Fighting in Damascus: Bullets Through the Heart
By: Muhammad Saleh
Published Tuesday, July 17, 2012
Damascus - The sound of gunfire in the heart of the capital is unfamiliar to Damascenes. The capital had been spared the military operations underway elsewhere in the country, with life continuing more or less as normal, until Sunday.
It began in the Palestinian refugee camps south of the city, where a funeral for fallen victims was followed by an outbreak of clashes between the security forces and armed men. The army responded the following day by shelling sites in the camp and the adjoining al-Tadamon neighborhood, in a barrage that could be heard in many parts of capital. Panic ensued in the vicinity, prompting local residents to flee their homes in large numbers.
Clashes meanwhile also broke out in the districts of Kfar Sousa and al-Midan. The security forces carried out raids in Qasr Atkeh and Yaghmud. The main highway linking the capital to Daraa and Jordan was blocked. Gunfire was heard for the first time in the Old City, prompting traders in the commercial center to close down their shops. The same happened in the northern district of al-Muhajireen, far from the main flashpoints and close to the presidential palace.
The exodus of residents from affected areas continued on Monday, amid further clashes in Kfar Sousa and Midan, as well as the Nahr Aisha neighborhood.
Eyewitnesses gave conflicting accounts of how the escalation began.
Rumors had been circulated by local activists that deserters from the army were poised to launch a big armed campaign in the capital, though no decision had apparently yet been taken on precisely when “zero hour” – as it was known – would be.
Conversely, Ali, a teacher in his thirties from Tadamon, said residents of his district were urged to leave by activists who told them that the regime was poised to start an assault against deserters and Free Syrian Army (FSA) fighters in the district. The sound of shells exploding then began rocking the neighborhood, and many residents escaped towards the Yarmouk refugee camp to the south and other safer adjoining areas.
Ali said he expected the clashes to be short-lived, noting there had been no previous security incidents or disturbances to speak of in the district, where both supporters and opponents of the regime live. He said he had heard a rumor that a massacre was being planned against the residents who stayed behind, but dismissed it as groundless.
Muhammad, a young man from Midan, said fighting on an unprecedented scale broke out in the neighborhood, particularly in the warren of interconnected alleyways in the old part of the district, where the security forces found it hard to operate.
He said there were skirmishes between groups of FSA fighters, who had appeared in the area for the first time, and security men, and that dozens of snipers had deployed on rooftops, indicating they were preparing for a long battle. He said local residents stayed indoors, while shops and businesses closed down, and people were expecting the security situation to deteriorate further with the advent of Ramadan.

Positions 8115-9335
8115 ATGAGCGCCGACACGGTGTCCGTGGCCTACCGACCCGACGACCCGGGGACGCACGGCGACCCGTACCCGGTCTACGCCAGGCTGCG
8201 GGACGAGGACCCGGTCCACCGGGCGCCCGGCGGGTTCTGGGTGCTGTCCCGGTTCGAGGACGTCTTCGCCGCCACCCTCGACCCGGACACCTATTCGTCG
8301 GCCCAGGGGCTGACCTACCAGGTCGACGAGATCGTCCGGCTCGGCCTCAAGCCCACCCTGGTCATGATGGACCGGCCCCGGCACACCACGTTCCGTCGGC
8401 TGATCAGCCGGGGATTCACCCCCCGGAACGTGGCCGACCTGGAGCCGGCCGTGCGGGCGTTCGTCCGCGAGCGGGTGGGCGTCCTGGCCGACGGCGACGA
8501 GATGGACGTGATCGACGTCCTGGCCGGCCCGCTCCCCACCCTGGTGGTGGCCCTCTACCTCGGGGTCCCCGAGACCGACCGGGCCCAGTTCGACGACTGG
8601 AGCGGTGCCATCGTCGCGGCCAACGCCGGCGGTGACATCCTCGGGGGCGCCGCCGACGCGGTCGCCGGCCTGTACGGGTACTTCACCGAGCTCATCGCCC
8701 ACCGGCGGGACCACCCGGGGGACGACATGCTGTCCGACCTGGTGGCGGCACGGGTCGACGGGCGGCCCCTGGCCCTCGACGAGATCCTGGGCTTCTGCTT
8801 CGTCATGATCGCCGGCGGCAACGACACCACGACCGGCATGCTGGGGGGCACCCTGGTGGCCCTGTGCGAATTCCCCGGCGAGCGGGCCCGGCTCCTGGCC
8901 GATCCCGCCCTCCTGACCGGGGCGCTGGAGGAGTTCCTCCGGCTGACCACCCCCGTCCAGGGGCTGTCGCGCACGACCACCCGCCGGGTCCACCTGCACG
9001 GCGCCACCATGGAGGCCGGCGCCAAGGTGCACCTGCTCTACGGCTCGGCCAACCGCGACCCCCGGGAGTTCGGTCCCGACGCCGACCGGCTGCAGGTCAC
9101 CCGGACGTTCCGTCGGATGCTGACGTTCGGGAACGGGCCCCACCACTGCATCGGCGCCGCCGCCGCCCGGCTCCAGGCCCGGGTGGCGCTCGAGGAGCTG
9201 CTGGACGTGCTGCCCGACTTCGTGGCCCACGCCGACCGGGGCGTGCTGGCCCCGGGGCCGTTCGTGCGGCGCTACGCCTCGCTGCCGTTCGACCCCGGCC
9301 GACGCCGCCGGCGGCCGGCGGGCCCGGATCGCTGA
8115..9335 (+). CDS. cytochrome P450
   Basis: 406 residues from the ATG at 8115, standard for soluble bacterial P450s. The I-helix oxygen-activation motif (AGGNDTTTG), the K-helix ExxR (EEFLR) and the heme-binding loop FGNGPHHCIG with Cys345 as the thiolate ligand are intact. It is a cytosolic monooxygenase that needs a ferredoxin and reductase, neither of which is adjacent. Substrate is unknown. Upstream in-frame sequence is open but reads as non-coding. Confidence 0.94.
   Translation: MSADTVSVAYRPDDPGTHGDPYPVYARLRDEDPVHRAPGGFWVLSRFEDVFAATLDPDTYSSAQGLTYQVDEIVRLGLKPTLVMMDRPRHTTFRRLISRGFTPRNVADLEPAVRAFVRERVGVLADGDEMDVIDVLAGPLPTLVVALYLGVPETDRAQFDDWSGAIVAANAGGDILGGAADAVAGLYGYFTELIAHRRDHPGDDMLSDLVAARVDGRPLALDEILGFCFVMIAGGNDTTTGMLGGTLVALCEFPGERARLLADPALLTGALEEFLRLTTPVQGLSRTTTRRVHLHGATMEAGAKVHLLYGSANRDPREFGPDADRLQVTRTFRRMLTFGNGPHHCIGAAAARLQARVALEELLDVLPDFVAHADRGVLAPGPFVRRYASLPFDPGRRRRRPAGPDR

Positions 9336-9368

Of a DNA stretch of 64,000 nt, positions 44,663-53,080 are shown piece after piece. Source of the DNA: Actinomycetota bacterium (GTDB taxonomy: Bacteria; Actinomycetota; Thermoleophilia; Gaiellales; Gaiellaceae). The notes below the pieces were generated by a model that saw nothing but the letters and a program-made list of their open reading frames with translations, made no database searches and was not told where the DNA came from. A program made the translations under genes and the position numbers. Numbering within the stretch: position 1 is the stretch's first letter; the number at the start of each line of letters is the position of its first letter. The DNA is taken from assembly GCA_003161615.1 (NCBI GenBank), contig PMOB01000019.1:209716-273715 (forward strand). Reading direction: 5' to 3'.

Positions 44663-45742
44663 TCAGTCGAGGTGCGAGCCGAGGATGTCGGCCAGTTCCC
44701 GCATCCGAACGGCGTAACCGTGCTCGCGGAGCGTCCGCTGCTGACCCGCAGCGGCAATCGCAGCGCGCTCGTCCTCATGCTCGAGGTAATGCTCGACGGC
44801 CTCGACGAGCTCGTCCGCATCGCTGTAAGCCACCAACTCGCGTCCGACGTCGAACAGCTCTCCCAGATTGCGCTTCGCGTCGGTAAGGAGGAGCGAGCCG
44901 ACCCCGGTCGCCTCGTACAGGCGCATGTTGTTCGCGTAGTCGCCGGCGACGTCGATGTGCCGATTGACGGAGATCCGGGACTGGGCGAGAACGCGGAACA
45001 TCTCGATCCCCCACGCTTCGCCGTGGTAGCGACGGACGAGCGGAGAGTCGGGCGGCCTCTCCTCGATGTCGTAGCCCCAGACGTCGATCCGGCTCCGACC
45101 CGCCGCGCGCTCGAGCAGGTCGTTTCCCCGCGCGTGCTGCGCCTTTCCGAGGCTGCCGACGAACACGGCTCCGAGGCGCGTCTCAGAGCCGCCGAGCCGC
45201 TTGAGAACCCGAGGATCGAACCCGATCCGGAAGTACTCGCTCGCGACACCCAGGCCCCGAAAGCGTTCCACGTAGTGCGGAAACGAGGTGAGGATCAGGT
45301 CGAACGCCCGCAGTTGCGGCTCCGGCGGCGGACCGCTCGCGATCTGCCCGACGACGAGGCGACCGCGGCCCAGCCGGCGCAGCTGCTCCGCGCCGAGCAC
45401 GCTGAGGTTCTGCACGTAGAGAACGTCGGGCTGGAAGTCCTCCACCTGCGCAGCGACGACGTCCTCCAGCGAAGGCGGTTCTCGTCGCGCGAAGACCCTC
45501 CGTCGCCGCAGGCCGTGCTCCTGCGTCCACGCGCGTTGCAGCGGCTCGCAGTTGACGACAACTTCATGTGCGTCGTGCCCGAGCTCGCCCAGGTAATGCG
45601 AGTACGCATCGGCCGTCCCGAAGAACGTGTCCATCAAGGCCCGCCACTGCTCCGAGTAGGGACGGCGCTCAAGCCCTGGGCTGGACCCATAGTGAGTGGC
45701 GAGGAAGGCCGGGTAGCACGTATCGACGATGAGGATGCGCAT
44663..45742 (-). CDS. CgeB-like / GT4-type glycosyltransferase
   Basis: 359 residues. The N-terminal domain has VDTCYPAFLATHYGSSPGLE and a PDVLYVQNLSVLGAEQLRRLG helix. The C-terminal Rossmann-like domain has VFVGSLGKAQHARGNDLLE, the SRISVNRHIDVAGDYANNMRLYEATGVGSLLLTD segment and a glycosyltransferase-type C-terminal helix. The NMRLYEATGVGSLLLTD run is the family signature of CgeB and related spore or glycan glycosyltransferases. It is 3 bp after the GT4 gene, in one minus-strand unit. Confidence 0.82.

Residents of the Nahr Aisha area near the Damascus-Daraa highway said they had seen tanks and armored vehicles heading along it towards the capital, and that repeated attempts had been made to block the road.
Kfar Sousa, southeast of the city center, was another flashpoint.
The modern northern part of the district, known as Tanzeem Kfar Sousa, where a number of government departments and security agencies have their headquarters, has been quiet. Tight security measures have been in force since the massive explosion which targeted a military intelligence compound there in January.
But one resident said the old neighborhoods of Kfar Sousa and an outlying area of orchards to the south which gives on to farmland and the approaches to the town of Daraya have been subject to shelling since last Thursday. He said security forces had also launched successive raids into the district to arrest activists, dozens of whom had been detained.
He noted that Kfar Sousa had in the past witnessed sizeable anti-regime protests, at some of which FSA fighters had appeared alongside demonstrators.
Omar, who lives in one of the Palestinian camps, said he feared parts of Damascus might be put through the same experience as the Baba Amr district of Homs or the towns of Douma or Zabadani, where army shelling to root out opposition fighters caused massive devastation before they beat a tactical retreat.
He said the lightly armed opposition fighters who had emerged in the capital seemed to be in no position to take on the army. “As far as we can see, they have no military planning or knowledge of the situation on the ground,” he said. “They’re relying on zeal, but that can’t bring down a regime that has a cohesive army and can deploy massive firepower against fighters who mostly just have rifles and submachine guns.”
He said he doubted that a “zero hour” offensive was on the cards, adding that rumors could merely be “psychological warfare” – though he said they had left many people feeling alarmed.
He noted that opposition attempts to instigate widespread protests in the capital had been unsuccessful in the past, and Damascenes were no more likely to rise against the regime now. “It would be a mistake to expect such a thing, and to count on it as part of the ‘zero hour’ plan would just make things worse.”
This article is an edited translation from the Arabic Edition.